Phil Neville (left)Flickr/Gareth Lyons

The appointment of Phil Neville as head coach of the England Women’s football team in January 2018 was greeted with a mixed response.

Neville had been a coach at Manchester United, Valencia and the England Under 21s, however Neville was a novice in the women’s game with no previous managerial experience in women’s football. In comparison, the previous England boss, Mark Sampson, had at least enjoyed a fruitful spell in women’s football, managing Bristol Academy before taking the top job with the Lionesses.

Neville’s instantaneous ascent to the top job seemed to be indicative of the privilege given to male ex-professionals. This view was compounded by the shoddy recruitment process: it transpired that Neville seemingly knew the right people and the FA had not even felt the need to hold a formal interview process before giving the ex-Manchester United and Everton man the role.

However, despite Neville’s inexperience and a few suspect sexist tweets, there was some optimism around his appointment. Certainly, for pundits such as former England goalkeeper Rachel Brown-Finnis, Neville’s status as a top professional and England international represented an inspirational figure who could inspire the current crop and next generation of female footballing talent. Indeed, Neville, with his contacts and relative stature in the game, could be the spark to raise the profile and popularity of the women’s game in a way that previous England managers such as Mark Sampson and Hope Powell had not been able to.

Neville’s status as a top professional and England international represented an inspirational figure who could inspire the current crop and next generation of female footballing talent

Despite the scepticism about his appointment, the 41-year-old had a clear goal for the women’s team: to compete with the best teams in the world (namely the United States), and push England, who had reached the semi-finals of the previous two major tournaments, to glory. He aspired to all this whilst also attempting to transform England from a long ball, counter attacking side to a domineering, ball-hogging, possession-based, confident, attacking team: full of bombing full-backs, high pressing and the very “unenglish” art of playing the ball out from the back.

Certainly, there were times when Neville’s ‘philosophy’ (a word that Neville frequently used after both victory and defeat) seemed to work. For me, Neville’s philosophy was most effective in terms of its boldness and adaptability, demonstrated in the first game of England’s 2019 World Cup, a 2-1 victory against Scotland.

In the sweltering heat and picturesque scenery of the Allianz Riviera, Nice, England played a typical 4-3-3. The pressing brilliance of Scotland’s Kim Little (the Scottish Messi) forced England to adapt early into the game. England could not play the ball from centre-backs Steph Houghton and Millie Bright to Keira Walsh, the deep lying central midfielder, and through the midfield, due to Walsh being essentially shut out of the game by Little.

England adapted with Houghton and Bright playing the ball to full-backs Alex Greenwood and Lucy Bronze instead. This was particularly effective along the right, with Lyon’s Bronze and Nikita Parris rotating positions and bamboozling the Scottish defence. England’s second goal demonstrated this attacking philosophy perfectly with a quick move from the full-backs to attack that broke Scotland’s rigid, compact defence. Bronze’s surging run and Ellen White’s calm finish was almost emblematic of Neville’s England at their best: an attacking, technically gifted, creative side.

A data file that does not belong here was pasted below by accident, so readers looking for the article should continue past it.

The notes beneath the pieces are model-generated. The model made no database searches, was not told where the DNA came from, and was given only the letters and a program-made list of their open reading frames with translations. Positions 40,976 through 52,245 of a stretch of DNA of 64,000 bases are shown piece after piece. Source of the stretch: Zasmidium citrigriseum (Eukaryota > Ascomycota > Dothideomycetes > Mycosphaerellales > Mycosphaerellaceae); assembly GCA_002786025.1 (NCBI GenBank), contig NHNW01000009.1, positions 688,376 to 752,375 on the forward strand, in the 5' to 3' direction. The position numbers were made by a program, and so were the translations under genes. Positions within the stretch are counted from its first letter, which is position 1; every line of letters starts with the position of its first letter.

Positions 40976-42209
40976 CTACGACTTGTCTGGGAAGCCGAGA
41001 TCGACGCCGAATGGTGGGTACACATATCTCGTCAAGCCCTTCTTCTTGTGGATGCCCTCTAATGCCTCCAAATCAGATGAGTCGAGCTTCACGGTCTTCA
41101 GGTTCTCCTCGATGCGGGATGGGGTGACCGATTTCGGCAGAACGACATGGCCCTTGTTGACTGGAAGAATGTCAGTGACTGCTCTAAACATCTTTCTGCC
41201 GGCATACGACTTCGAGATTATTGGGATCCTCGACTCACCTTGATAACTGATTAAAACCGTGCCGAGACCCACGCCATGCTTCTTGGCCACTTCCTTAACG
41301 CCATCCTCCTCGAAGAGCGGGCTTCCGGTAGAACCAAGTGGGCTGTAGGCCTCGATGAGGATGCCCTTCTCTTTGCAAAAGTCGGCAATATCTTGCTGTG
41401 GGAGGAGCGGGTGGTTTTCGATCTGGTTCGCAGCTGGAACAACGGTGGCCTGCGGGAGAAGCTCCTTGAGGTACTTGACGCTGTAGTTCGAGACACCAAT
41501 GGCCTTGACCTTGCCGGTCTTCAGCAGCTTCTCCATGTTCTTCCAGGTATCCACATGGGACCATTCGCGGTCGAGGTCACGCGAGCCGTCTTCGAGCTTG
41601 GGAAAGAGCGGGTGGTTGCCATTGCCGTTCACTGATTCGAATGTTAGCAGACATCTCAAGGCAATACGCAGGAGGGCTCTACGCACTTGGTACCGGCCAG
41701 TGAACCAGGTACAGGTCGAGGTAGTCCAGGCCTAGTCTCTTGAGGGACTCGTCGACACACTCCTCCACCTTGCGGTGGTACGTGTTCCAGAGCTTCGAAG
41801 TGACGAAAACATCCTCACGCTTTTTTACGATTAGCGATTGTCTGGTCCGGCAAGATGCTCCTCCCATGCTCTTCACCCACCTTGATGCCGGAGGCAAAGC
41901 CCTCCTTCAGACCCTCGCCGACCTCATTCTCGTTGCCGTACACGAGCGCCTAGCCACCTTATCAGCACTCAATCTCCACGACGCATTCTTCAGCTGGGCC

Ellen White’s calm finish was almost emblematic of Neville’s England at their best: an attacking, technically gifted, creative side. However, it was not to last.

However, it was not to last. England’s World Cup campaign was a miserable failure. Despite the largest budget in Europe of £17.7 million and record viewing figures, England finished fourth. After England’s apathetic 2-1 third place play-off defeat to Sweden, Neville and the public mood seemed utterly deflated. In the semi-final England had been comfortably beaten by the all-conquering USA. In that game, England seemed to struggle for ideas and an old England appeared, hoof ball and running in vain. Neville’s grand plan to complete with the elite had failed at its first major test. The World Cup seemed to promise so much, but ultimately England were just not quite good enough.

However, to his credit, Neville did bring some trophy success. England won the 2019 SheBelieves Cup (an invitational tournament hosted by the United States designed to raise female aspiration), beating Brazil 2-1 in the process - but beating Brazil was not the kind of giant toppling that Neville had envisaged.


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It is hardly a major surprise that Neville will leave his post at the end of his contract, and certainly losing seven out of eleven games since England’s quarter-final win over Norway in the World Cup has not helped matters. It is telling that the touted names this time, Emma Hayes (current Chelsea boss), Jill Ellis (former USA coach), and Nick Cushing (former Manchester City manager), are well regarded and experienced within the women’s game. This signals a failed experiment, a nice try, a bold attempt to push England and women’s football forward, and which now looks like a flop.

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